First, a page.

The Survivors’ Flag’ was created by the National Centre for Truth and Reconciliation (NCTR) to mark the first official National Day for Truth and Reconciliation.

September 30th, 2021 marks the first National Day for Truth and Reconciliation, a new federal statutory holiday to recognize and honour Indigenous survivors of Residential Schools, commemorate the children that were lost, and reflect on the legacy of trauma that continues to affect Indigenous families today.

Since 2013, September 30th has opened the door to global conversation about Residential Schools in Canada through Orange Shirt Day. This date was chosen because it is the time of year in which children were taken from their homes to Residential Schools. The movement was started by Phyllis Webstad who wrote the book “The Orange Shirt Story” and it is largely observed in schools across the country.

To observe National Day for Truth and Reconciliation, ITO and our allies invite Canadians to be mindful of Canada’s relations with the First Peoples of Turtle Island; to be mindful not only of the history, but of present day relationships. We invite you to be mindful not only of the ways in which the government relates to the First Peoples, but to reflect on the ways Canadians themselves think about and relate to Indigenous Peoples from coast to coast to coast. We invite you to think about how these relationships impact the world we live in, the land we share, and most importantly, the future we are creating for generations to come.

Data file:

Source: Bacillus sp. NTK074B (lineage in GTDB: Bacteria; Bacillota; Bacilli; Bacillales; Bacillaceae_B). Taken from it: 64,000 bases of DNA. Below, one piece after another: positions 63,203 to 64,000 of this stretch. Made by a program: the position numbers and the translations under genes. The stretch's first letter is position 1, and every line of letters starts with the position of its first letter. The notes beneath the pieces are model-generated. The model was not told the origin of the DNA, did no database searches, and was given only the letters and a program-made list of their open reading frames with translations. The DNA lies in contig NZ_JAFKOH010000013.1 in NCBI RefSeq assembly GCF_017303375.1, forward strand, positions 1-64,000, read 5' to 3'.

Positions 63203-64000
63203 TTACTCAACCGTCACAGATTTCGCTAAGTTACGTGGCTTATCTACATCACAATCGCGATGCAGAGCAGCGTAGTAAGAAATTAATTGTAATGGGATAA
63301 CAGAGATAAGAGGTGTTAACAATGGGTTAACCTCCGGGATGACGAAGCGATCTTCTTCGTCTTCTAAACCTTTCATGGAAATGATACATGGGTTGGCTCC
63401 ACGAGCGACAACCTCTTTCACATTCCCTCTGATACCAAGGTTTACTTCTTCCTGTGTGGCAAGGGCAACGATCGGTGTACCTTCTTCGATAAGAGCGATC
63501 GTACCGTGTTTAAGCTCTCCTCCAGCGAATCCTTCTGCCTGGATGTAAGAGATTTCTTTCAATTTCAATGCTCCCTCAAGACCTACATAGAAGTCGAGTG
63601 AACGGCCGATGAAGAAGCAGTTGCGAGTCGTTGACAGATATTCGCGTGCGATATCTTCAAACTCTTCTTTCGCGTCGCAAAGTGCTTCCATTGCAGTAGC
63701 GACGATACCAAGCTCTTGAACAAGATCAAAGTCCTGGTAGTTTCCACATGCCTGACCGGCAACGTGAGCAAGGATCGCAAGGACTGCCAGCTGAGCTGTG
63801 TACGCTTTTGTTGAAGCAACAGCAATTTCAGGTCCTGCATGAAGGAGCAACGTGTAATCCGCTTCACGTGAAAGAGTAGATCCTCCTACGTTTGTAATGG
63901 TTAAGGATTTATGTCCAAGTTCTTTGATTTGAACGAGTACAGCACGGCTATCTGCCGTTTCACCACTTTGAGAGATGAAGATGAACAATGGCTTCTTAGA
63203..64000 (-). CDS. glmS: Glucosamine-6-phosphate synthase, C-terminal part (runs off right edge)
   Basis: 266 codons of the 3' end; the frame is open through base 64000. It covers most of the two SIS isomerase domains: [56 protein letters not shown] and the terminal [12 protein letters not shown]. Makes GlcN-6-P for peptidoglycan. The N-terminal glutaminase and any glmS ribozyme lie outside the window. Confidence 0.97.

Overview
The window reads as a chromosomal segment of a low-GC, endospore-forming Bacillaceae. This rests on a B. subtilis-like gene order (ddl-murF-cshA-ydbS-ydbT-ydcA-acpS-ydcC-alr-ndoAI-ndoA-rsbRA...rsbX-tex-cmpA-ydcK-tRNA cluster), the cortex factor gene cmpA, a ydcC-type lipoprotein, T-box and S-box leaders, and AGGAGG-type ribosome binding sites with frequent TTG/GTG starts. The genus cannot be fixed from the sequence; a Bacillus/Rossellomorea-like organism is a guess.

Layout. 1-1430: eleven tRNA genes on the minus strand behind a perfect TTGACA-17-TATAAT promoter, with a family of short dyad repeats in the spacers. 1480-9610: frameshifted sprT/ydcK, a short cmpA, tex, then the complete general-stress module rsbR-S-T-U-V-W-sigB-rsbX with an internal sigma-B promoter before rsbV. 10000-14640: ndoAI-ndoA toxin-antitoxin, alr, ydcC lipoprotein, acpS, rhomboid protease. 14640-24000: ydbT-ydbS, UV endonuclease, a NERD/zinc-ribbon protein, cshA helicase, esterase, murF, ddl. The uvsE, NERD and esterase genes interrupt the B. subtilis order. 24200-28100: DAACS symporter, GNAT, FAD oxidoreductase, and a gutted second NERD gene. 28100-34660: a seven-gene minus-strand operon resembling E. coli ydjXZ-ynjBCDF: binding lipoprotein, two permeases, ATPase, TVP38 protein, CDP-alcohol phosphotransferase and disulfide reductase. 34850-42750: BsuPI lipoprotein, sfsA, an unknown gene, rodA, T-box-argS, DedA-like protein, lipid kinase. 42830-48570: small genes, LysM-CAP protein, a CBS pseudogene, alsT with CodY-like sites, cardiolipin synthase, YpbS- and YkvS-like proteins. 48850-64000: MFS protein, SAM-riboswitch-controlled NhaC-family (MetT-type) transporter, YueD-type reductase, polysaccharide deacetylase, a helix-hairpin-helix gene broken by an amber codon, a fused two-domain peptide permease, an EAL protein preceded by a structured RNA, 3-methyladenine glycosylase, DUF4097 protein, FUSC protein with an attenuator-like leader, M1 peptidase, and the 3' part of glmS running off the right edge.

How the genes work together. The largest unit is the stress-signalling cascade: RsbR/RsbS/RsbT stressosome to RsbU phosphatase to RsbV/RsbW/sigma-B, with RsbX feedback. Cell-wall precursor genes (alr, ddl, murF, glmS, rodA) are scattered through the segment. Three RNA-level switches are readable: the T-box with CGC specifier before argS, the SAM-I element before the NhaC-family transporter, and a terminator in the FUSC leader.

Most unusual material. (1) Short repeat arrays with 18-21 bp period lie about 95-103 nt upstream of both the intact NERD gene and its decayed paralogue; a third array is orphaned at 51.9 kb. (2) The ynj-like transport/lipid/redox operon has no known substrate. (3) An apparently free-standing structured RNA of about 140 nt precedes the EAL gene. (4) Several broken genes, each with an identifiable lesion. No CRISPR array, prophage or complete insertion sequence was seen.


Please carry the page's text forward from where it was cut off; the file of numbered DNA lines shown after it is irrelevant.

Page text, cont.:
We know that on this first annual Day for Truth and Reconciliation you may be overwhelmed with information and calls to action and you may wonder where to even start. We hope these suggestions help you on your way.

Do some reading on one of the following topics.

Listen to Indigenous stories.

Take action and carry the momentum forward throughout the year

We are all on a lifelong journey of learning and experiencing the world. We hope that on this day, you take a step forward on that journey and remember that while September 30th serves as a valuable opportunity for Indigenous Peoples, local governments, schools and communities to come together in the spirit of reconciliation, strong allyship is essential year-round. The path towards reconciliation is ongoing; we encourage everyone to embrace meaningful partnerships and continue to learn and engage in conversations about Truth and Reconciliation throughout the year. 

On September 30th, ITO and our trusted partners are observing a day of reflection for Truth and Reconciliation. We would like to thank our partners for their allyship – today and every day – as we work to improve the socio-economic conditions of Indigenous Peoples through tourism.